Golden on the top with pretty deep golden edges...

IMG_6539... immediately transfer wafers from pan to cooling rack.

IMG_6564Cool completely -- several hours to overnight!  

(Overnight is best.  Store in an airtight container for up to one week.)

IMG_6591Stay tuned for my next post:  Gorgonzola & Walnut Spread!

IMG_6712Crunchy 'n Tangy Gorgonzola and Walnut Wafers:  Recipe yields 4 dozen, 2"-round appetizers/snacks

Special Equipment List:  cutting board; chef's knife; food processor; rubber spatula; 2, 17 1/2" x 12 1/2" baking pans; parchment paper; 1" ice-cream scoop; metal spatula; cooling rack

IMG_6451Cook's Note:  It's a well-documented fact that everybody loves cheddar, and,  ~ Mel's Spicy Horseradish Cheddar Cheese Sticks ~ are a really popular cheese snack amongst the wine and cheese lovers I keep company with.  You can find my recipe for these addictive treats by clicking on the Relate Article link below!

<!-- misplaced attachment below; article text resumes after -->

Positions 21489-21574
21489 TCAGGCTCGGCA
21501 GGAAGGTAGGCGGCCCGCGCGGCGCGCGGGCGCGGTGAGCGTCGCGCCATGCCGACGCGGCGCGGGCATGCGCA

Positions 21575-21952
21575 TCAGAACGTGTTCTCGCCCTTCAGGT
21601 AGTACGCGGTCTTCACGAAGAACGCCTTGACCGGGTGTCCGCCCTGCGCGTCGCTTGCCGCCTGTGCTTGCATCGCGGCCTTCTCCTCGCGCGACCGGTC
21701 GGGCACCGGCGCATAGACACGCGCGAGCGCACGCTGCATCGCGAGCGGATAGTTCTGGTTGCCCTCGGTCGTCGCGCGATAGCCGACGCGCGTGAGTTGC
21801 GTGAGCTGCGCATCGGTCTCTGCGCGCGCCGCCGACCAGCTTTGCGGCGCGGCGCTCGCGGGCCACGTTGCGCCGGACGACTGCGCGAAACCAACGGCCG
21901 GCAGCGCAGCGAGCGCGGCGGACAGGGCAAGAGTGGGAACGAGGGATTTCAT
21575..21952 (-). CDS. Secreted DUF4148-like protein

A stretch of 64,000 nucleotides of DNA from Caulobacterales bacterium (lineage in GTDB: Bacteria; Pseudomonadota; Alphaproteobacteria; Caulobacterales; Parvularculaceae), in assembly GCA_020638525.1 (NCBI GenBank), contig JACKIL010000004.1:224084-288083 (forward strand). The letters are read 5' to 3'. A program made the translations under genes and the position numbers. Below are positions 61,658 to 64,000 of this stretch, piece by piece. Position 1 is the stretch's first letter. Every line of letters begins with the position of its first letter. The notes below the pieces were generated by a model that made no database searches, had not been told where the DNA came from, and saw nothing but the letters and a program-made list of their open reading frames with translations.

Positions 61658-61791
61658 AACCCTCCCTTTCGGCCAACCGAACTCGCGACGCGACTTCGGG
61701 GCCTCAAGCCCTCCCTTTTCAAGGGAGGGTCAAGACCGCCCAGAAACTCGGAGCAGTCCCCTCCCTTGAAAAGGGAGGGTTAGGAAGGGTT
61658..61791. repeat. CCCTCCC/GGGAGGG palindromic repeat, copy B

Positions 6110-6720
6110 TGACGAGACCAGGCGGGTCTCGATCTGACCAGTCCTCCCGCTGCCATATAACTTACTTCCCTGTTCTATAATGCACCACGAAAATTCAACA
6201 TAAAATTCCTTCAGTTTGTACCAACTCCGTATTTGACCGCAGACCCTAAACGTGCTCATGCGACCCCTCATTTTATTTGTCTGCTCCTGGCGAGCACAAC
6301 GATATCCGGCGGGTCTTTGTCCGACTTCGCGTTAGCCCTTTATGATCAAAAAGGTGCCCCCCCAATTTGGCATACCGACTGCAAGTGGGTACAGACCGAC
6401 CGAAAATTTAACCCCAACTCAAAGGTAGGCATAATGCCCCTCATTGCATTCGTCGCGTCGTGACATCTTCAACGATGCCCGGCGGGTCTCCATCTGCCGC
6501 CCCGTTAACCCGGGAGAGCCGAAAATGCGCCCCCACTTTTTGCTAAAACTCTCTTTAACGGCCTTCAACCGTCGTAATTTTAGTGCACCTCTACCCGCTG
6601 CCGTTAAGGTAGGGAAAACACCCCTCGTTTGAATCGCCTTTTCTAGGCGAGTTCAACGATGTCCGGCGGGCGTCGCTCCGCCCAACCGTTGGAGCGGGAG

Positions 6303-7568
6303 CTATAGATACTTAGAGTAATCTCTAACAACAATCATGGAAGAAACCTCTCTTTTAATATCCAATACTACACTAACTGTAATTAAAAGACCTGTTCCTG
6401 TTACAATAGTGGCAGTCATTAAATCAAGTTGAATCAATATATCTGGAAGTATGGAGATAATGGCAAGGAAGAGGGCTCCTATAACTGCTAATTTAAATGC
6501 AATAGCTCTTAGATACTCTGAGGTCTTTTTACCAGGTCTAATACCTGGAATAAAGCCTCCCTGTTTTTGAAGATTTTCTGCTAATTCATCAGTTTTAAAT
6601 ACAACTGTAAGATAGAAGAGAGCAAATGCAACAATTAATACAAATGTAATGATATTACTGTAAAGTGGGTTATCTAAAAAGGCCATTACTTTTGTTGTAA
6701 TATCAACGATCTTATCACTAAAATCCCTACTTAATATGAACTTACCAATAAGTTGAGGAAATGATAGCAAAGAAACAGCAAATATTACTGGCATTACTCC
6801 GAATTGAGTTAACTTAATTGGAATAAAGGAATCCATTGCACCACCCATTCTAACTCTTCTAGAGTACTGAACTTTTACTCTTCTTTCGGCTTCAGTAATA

"We are all in this food world together." ~ Melanie Preschutti

(Recipe, Commentary and Photos courtesy of Melanie's Kitchen/Copyright 2014)


~ Mel's Spicy Horseradish-Cheddar Cheese Sticks ~

IMG_6451If I were a mouse, my nose would always be snapped in the trap containing a fresh piece of fine cheese.  What is it about me and cheese?  You can find me snacking on it in some form almost every day.  My refrigerator always has a few really good, fresh-from-the-cheesemonger cheeses stored in the "deli-drawer".  I'm not talking about reduced calorie, low-moisture, part-skim, half-the-fat, gluten-free, soy, and/or vegan cheese -- although if one is medically challenged, they are all fine alternatives.  For me, I'd rather eat less of anything real-deal and delicious than more of something that wierd-science has compromised.  I know I am not alone in this mindset.

IMG_5895On occasion, I have cheese that is at that "use it or lose it" stage. Sometimes it's because I was entertaining and I bought more than I actually needed -- I'm a "better safe than sorry" person.  This week, it's because I posted ~ For the LOVE of Cheese:  PLEASE Cut it Correctly ~.  It's full of lots of tips for storing, wrapping, grating and slicing all different types of cheese. You can read it by clicking on the Related Article link below.

Homemade Cheese "Snacks" (cookies, crackers, sticks, wafers):